Select Language

Check Application Status

Resource Zone

True tales of insurance in action

Wong Wai Sum Red

Rate 1 Rate 2 Rate 3 Rate 4 Rate 5 0 Ratings Choose a rating
Please Login or Become A Member for additional features

Note: Any content shared is only viewable to MDRT members.

Persistence pays off when client becomes ill.

BETTY was the vice president of a medical products group. In our first meeting, she made it very clear to me that she had enough insurance coverage. She rejected me right away.

I contacted her every six months after that first meeting. Finally, I got the chance to meet her again. After three years, with five unsuccessful attempts to close a case, she became my client. More importantly, she became a loyal friend of mine who constantly referred clients to me.

What did she tell me that she needed? Wealth distribution. Betty was a typical DINK — dual income, no kids.

I recommended that she set up a will to distribute her wealth to those she loved and cared about, as well as coverage to protect her income and assets.

One night I received a call from her. She told me she was diagnosed with breast cancer. To my surprise, I could hear no fear at all in her voice. I realized that with a sufficient amount of medical and life insurance coverage, she was positive and optimistic about all the treatment to come.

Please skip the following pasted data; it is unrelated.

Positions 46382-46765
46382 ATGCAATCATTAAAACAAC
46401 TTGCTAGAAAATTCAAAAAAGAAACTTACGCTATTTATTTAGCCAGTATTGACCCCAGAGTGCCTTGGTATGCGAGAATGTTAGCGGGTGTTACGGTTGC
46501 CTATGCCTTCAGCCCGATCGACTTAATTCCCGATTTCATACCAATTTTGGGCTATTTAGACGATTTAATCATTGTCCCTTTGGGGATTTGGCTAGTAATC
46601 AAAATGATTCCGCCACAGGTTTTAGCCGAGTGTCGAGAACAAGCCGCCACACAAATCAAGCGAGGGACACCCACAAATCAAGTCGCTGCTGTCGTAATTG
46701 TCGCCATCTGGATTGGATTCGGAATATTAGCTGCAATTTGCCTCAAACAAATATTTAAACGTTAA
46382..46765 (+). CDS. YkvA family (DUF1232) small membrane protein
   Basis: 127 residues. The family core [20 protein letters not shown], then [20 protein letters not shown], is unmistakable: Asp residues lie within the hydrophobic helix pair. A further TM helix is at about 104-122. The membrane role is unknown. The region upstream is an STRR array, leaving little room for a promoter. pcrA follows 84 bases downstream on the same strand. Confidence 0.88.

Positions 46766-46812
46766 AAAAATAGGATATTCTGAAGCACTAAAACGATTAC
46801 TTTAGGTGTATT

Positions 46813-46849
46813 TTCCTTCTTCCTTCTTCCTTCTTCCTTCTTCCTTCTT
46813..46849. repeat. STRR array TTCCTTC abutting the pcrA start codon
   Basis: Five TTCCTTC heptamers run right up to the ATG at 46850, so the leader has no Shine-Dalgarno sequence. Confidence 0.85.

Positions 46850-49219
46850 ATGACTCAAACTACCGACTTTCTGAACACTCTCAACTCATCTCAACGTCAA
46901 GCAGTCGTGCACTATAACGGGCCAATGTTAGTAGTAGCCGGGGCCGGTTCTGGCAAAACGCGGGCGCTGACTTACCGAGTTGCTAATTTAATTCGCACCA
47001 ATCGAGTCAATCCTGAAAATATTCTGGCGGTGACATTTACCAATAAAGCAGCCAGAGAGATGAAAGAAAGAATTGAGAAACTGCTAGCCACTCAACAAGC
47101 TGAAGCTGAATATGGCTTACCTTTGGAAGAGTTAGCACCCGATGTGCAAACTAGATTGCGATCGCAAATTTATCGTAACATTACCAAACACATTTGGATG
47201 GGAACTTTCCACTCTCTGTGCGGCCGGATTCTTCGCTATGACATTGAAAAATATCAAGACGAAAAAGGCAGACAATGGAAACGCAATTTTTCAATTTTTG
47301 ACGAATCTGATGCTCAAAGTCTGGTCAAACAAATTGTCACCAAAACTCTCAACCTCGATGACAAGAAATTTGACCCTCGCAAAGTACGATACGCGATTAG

After battling cancer for two years, she passed away. More than 500 relatives and friends attended Betty’s funeral. Everyone missed her. Some of them approached me at the funeral. They all said that Betty encouraged them to seek advice from me.

With this experience, I changed the way I offered products and services:

I never give up after rejections. When I approach potential clients, I am ready to go back to them several times before they say yes. Perseverance and an attitude to pursue excellence can bring blessings to clients and their beloved families.

I advise my clients to secure an amount equivalent to their five-year salary on critical illness insurance.

Valuing relationships is vital to my practice. Have you ever thought that a client who died could still refer clients to you? I continue to serve her family, including her husband and her friends, and there are still four or five new clients coming from her every year.

We belong to a profession that is all about caring. When we take the initiative to care and love, we draw people near and our business enjoys continuous professional growth.

Wong Wai Sum Red is a 28-year MDRT member from Hong Kong. She spoke at the 2019 MDRT Global Conference. Contact her at red.wong@aia.com.hk.

 

{{GetTotalComments()}} Comments

Please Login or Become A Member to add comments